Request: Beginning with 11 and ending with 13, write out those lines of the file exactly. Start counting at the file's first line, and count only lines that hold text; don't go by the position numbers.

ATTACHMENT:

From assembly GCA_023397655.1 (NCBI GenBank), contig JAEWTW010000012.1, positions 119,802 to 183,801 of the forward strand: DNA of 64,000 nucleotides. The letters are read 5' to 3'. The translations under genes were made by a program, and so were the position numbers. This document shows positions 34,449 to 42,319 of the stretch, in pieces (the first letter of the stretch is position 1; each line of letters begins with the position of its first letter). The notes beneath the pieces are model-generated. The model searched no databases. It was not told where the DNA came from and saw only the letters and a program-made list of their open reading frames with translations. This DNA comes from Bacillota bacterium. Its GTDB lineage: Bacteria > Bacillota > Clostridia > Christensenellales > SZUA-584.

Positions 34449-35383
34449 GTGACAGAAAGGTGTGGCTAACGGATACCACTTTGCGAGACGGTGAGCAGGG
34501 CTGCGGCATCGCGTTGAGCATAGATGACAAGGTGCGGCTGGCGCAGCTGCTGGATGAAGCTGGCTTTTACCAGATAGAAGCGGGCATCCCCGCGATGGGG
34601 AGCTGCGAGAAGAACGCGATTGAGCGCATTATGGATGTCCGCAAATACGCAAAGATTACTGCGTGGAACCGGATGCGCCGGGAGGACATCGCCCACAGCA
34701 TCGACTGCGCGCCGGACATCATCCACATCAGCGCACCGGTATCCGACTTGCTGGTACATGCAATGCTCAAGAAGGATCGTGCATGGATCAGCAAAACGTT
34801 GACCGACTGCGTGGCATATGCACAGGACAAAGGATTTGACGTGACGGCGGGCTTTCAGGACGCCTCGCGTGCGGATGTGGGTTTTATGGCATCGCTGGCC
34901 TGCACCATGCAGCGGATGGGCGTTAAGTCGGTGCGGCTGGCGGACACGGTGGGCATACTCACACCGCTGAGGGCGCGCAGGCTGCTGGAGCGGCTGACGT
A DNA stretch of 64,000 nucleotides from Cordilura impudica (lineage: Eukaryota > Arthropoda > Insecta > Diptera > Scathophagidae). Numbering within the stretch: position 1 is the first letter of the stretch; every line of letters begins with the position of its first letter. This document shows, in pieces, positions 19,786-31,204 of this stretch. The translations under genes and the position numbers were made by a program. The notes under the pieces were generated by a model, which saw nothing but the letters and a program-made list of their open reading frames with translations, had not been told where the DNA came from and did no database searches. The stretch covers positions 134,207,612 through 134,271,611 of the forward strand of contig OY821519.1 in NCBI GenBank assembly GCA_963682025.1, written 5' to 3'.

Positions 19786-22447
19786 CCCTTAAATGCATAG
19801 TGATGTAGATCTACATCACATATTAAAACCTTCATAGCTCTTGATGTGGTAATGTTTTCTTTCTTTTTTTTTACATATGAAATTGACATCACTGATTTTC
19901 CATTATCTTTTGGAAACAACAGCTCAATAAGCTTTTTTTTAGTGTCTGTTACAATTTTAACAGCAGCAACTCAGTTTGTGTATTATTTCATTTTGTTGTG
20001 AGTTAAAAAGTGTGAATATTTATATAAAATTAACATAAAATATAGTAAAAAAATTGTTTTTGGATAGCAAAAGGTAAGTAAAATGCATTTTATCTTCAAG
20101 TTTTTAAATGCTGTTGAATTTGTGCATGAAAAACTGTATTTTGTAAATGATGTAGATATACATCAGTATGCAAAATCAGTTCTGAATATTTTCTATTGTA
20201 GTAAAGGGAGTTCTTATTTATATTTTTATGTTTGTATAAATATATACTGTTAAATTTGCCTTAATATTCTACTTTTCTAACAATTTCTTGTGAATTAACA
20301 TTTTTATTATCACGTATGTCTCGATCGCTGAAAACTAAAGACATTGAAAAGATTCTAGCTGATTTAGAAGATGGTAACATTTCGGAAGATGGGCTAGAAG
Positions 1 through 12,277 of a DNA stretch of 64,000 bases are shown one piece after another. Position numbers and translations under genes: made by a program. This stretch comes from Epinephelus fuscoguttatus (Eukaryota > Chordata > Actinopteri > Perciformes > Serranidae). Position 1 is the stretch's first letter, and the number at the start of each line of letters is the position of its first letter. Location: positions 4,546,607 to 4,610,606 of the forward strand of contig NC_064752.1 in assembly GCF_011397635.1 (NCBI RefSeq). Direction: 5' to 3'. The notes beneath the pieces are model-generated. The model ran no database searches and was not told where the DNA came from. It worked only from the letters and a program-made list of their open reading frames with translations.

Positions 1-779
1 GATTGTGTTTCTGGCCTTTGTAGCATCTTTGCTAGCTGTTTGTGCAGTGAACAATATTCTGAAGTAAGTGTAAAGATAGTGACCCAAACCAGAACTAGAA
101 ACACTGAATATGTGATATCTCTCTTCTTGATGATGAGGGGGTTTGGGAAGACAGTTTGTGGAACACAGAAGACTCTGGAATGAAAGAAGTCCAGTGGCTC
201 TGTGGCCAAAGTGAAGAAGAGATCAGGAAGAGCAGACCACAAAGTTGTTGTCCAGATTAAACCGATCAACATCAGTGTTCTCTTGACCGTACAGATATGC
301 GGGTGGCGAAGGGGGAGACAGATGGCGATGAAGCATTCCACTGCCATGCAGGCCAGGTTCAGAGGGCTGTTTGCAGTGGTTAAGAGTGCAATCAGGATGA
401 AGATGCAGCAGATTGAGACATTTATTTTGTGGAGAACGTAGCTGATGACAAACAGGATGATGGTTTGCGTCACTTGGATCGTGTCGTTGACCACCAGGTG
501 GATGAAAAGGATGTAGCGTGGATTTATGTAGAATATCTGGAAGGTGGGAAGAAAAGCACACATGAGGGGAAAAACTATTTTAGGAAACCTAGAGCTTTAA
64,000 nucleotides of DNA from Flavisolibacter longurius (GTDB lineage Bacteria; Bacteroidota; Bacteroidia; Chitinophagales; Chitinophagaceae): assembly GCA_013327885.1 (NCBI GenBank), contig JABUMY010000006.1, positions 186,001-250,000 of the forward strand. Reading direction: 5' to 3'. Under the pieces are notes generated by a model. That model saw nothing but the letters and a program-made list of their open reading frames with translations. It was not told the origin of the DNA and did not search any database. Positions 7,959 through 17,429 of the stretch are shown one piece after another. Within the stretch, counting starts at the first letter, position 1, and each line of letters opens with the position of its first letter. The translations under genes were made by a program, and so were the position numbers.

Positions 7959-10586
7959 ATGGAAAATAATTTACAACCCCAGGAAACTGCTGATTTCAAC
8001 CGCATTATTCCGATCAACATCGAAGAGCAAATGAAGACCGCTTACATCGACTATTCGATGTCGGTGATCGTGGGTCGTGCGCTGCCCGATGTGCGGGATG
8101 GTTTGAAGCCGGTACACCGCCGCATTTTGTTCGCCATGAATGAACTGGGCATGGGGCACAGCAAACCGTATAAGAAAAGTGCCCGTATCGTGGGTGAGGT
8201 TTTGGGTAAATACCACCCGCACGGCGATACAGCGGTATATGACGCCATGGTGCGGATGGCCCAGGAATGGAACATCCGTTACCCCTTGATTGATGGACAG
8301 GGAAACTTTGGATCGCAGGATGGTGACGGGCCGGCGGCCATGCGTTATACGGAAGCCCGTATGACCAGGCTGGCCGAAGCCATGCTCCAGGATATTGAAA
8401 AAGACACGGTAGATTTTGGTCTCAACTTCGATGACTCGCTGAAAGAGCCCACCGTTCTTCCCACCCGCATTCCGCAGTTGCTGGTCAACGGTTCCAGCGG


19786 CCCTTAAATGCATAG
19801 TGATGTAGATCTACATCACATATTAAAACCTTCATAGCTCTTGATGTGGTAATGTTTTCTTTCTTTTTTTTTACATATGAAATTGACATCACTGATTTTC
19901 CATTATCTTTTGGAAACAACAGCTCAATAAGCTTTTTTTTAGTGTCTGTTACAATTTTAACAGCAGCAACTCAGTTTGTGTATTATTTCATTTTGTTGTG